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In the top right corner of the notebook’s top panel there is a vertical column of rectangular buttons. These are a Power On/Off button (beautifully highlighted with a bright blue LED) and five quick-launch buttons:

  • A button to launch the default Internet browser
  • A button to launch the default e-mail client
  • A button of the Power4 Gear+ power-saving modes. Three modes are available when the notebook is powered from the wall outlet, and seven more when it is working on the accumulator
  • A button to block the touchpad to avoid accidental presses when you’re typing text
  • A 3D button (when you use headphones, this button disables/enables the integrated speakers)

The Power-On and quick-launch buttons are larger and are located differently on the ASUS W2P00VB than on the ASUS W1J00Ga where these buttons are placed on the notebook’s right side.

There are two groups of indicators of the system’s status here. One group is placed on the left, next to a screen hinge, and consists of a hard disk drive activity LED, and Num Lock, Caps Lock and Scroll Lock indicators. They are highlighted with the same bright blue like the Power On/Off button.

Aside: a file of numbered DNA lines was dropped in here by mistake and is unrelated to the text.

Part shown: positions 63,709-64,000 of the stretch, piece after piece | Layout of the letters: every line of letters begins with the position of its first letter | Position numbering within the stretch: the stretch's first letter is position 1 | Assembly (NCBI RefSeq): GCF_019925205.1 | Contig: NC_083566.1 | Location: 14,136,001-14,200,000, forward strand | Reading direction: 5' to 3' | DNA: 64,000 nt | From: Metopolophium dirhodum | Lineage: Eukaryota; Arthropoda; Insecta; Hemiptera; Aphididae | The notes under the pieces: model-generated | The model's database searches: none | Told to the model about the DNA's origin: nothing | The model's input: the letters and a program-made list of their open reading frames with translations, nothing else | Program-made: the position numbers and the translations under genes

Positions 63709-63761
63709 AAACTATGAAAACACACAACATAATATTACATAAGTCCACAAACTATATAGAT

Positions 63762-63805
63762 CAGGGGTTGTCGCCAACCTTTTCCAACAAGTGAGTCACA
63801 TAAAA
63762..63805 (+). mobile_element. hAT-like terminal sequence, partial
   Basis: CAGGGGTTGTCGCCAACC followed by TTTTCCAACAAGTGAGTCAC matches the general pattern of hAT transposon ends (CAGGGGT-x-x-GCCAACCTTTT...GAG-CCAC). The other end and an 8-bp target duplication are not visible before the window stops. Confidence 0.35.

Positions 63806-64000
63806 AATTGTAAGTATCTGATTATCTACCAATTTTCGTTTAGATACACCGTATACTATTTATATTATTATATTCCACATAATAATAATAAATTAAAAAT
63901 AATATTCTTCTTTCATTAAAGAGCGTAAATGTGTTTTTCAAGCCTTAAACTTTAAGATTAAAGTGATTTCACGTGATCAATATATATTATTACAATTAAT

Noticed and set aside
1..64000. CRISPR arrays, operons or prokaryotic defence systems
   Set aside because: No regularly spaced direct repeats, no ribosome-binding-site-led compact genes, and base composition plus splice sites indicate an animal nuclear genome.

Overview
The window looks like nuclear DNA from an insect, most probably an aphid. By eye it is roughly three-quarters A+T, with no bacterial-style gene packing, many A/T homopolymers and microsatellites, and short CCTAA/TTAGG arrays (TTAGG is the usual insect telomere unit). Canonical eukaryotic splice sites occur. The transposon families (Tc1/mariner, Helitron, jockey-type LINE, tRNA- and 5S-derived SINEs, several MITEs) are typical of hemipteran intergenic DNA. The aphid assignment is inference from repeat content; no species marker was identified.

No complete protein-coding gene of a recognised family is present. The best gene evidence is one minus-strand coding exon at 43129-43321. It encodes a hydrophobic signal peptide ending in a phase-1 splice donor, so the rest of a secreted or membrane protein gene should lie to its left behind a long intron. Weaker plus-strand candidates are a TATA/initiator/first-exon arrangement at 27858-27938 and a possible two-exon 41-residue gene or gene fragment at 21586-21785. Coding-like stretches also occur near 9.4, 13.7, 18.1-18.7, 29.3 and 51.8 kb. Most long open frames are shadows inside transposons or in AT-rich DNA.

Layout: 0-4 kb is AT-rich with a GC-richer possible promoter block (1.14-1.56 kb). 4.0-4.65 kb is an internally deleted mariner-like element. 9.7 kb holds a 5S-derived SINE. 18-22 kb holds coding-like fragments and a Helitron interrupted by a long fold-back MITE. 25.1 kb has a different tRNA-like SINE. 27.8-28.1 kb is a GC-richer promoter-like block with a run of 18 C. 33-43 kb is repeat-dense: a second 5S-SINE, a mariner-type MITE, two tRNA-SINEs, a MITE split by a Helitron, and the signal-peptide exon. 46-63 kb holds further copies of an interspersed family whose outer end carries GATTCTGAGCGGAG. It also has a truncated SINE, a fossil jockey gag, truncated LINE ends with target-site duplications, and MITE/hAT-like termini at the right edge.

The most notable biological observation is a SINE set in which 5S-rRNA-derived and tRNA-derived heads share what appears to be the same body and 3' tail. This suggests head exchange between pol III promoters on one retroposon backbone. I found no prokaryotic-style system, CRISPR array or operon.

The second group is located at the center of the front panel, and this is very handy since the LEDs can be seen both when the notebook’s lid is opened or closed. These indicators shine though a decorative grid on the left in the ASUS W1J00Ga, their labels being on the top panel above them. This group consists of a power indicator (alight when the notebook is on), a battery charge indicator, an incoming mail indicator (alight when you’ve received new e-mail messages), a WLAN connection indicator (it lights up when the integrated adapter sends or receives data packets), and a Bluetooth connection indicator (it’s alight when this connection is activated).

The ASUS W2P00VB’s full-size keyboard is made of opaque black plastic; the letters are white, while the functional keys are marked with blue (press and hold [Fn] to use them). The block of arrow keys are separate from the main keyboard; the Page Up, Page Down, Home and End keys are a single vertical column on the right; a numeric pad and two Windows keys are available. The Insert, Delete, Print Screen and Pause keys are in the top row, next to the functional keys, and have a smaller size. The keyboard is overall handy and comfortable.

The touchpad with a conveniently rough surface has two main buttons instead of the mouse’s ones, but doesn’t have an additional scroll button (one gets used to such amenities soon).

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